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Electoral Competition and Ethnic Riots in India.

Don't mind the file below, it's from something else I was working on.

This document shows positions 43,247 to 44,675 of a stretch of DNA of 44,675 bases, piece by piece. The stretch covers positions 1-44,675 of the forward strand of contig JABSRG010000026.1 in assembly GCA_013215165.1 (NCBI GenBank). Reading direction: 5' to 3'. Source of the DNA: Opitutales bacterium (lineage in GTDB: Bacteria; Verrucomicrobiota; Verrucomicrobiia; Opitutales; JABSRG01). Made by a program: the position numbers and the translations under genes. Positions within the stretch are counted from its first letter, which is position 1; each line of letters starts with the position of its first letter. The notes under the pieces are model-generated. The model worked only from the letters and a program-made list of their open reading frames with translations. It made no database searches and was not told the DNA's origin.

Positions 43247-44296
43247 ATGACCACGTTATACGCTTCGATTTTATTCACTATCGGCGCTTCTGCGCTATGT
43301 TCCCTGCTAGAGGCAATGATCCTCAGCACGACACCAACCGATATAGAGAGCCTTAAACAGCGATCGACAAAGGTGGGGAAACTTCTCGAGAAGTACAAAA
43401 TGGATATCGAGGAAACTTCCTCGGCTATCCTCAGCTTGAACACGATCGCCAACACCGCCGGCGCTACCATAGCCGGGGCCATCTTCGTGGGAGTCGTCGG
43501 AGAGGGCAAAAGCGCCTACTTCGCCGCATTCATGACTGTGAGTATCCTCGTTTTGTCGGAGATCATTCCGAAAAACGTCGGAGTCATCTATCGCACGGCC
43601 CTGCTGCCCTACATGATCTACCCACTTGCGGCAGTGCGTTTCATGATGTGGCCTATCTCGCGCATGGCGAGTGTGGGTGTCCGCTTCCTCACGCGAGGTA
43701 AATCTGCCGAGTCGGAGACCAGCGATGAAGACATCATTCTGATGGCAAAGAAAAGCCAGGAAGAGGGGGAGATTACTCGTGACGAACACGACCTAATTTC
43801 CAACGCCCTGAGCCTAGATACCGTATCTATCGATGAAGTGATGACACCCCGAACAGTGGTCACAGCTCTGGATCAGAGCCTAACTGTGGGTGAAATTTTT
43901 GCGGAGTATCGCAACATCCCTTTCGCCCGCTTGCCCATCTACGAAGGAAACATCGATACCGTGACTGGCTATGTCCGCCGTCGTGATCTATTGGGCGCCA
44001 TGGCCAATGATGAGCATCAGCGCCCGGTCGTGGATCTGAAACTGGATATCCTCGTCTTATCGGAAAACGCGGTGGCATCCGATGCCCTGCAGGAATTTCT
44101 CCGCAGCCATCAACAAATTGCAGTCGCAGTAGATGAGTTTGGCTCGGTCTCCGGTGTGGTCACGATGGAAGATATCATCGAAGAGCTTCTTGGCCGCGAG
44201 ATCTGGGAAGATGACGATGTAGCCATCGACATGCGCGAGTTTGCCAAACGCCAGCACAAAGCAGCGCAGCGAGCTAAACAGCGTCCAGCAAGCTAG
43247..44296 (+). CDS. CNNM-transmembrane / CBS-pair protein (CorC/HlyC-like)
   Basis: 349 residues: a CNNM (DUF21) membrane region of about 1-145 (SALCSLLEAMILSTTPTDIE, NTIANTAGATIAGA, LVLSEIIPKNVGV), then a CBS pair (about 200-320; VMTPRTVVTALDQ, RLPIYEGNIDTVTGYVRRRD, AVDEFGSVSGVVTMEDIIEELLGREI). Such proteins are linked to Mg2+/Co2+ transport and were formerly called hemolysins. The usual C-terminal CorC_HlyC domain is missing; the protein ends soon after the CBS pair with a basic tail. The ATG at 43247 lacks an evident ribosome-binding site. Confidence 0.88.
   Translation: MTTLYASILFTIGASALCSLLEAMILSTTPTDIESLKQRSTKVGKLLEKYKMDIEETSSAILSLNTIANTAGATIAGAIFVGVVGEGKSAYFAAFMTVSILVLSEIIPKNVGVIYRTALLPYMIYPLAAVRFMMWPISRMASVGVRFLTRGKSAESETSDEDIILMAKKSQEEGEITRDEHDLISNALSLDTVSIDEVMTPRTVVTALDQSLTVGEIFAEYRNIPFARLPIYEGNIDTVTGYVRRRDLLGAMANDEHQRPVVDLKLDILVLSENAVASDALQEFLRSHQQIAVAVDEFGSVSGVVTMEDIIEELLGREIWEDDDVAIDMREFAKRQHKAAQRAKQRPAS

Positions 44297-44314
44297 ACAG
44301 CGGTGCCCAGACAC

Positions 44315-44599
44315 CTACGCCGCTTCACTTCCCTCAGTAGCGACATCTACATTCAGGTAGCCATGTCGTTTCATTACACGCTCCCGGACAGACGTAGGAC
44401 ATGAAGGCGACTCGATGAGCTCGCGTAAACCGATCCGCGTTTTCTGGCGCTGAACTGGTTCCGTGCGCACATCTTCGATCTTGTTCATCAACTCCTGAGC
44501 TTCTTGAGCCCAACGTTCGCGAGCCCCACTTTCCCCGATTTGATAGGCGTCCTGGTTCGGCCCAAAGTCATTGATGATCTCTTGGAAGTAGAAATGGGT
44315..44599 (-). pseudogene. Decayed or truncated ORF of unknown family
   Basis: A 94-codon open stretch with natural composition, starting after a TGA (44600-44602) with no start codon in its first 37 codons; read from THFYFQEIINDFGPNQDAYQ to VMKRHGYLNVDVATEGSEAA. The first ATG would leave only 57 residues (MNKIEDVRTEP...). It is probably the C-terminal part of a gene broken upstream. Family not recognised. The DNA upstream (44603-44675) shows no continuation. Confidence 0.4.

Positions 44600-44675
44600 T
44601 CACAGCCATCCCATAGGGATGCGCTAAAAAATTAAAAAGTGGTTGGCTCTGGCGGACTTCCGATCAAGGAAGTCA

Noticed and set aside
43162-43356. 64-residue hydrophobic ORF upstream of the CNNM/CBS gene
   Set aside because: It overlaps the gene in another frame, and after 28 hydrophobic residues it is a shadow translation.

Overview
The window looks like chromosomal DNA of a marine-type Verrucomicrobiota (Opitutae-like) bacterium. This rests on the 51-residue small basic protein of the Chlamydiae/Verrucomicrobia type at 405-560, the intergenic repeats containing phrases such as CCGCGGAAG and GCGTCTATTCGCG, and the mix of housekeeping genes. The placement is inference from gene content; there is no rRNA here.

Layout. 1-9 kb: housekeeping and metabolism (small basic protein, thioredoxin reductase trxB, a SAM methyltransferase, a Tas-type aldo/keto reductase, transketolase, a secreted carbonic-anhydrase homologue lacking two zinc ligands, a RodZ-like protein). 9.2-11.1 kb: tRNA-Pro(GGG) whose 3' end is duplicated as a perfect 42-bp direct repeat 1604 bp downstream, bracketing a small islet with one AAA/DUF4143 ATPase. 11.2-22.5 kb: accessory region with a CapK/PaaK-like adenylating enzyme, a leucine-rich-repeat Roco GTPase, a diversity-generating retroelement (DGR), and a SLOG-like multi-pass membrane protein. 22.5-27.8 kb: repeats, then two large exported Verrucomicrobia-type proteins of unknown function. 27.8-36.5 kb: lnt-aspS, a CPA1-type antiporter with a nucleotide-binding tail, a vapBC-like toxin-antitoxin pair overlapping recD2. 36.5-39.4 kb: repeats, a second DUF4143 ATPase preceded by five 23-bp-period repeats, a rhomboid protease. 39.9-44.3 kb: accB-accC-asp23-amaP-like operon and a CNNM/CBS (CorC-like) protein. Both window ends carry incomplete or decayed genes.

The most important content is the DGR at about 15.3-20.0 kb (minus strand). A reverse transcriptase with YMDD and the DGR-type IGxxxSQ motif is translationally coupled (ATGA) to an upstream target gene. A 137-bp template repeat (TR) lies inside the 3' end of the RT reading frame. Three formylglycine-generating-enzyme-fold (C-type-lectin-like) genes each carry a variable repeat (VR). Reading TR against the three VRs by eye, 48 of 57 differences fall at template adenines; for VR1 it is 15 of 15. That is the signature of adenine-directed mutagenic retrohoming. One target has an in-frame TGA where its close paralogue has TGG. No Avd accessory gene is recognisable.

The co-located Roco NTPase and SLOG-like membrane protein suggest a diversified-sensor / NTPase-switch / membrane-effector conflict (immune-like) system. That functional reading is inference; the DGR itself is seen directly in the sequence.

It seems reasonably clear that in most of these accounts, Muslims suffer a share of the losses that is entirely out of proportion to their population representation ðthough there are instances running the other way, 724 journal of political economy This content downloaded from 128.122.149.145 on Tue, 9 Sep 2014 10:18:07 AM All use subject to JSTOR Terms and Conditions as in certain parts of Calcutta during the 1992 riots, such as MetiabruzÞ. That is not particularly surprising as Muslim populations are generally minorities, and implicit political or police support for Hindu rioters has often been alleged. Drawing on the ninth and tenth annual reports of the Minorities’ Commission, Wilkinson ð2004, 30Þ observes that Muslims suffer disproportionately as a result of Hindu-Muslim riots. Hard numbers are difficult to obtain, but of 526 HinduMuslim incidents that occurred from 1985 to 1987 in 10 major states, Muslims ð12% of the populationÞ accounted for 60% of the 443 deaths, 45% of the 2,667 injuries, and 73% of the property damage. Given that Muslims are, as a community, much poorer than Hindus the relative effect of communal riots on Muslims economic life is even greater than these percentages suggest. … The fact that Muslims suffer disproportionate losses in riots and that Muslim businessmen are more often the victims of looting has convinced many scholars and activists that riots are nothing more than a particularly brutal method of protecting Hindu merchants’ market shar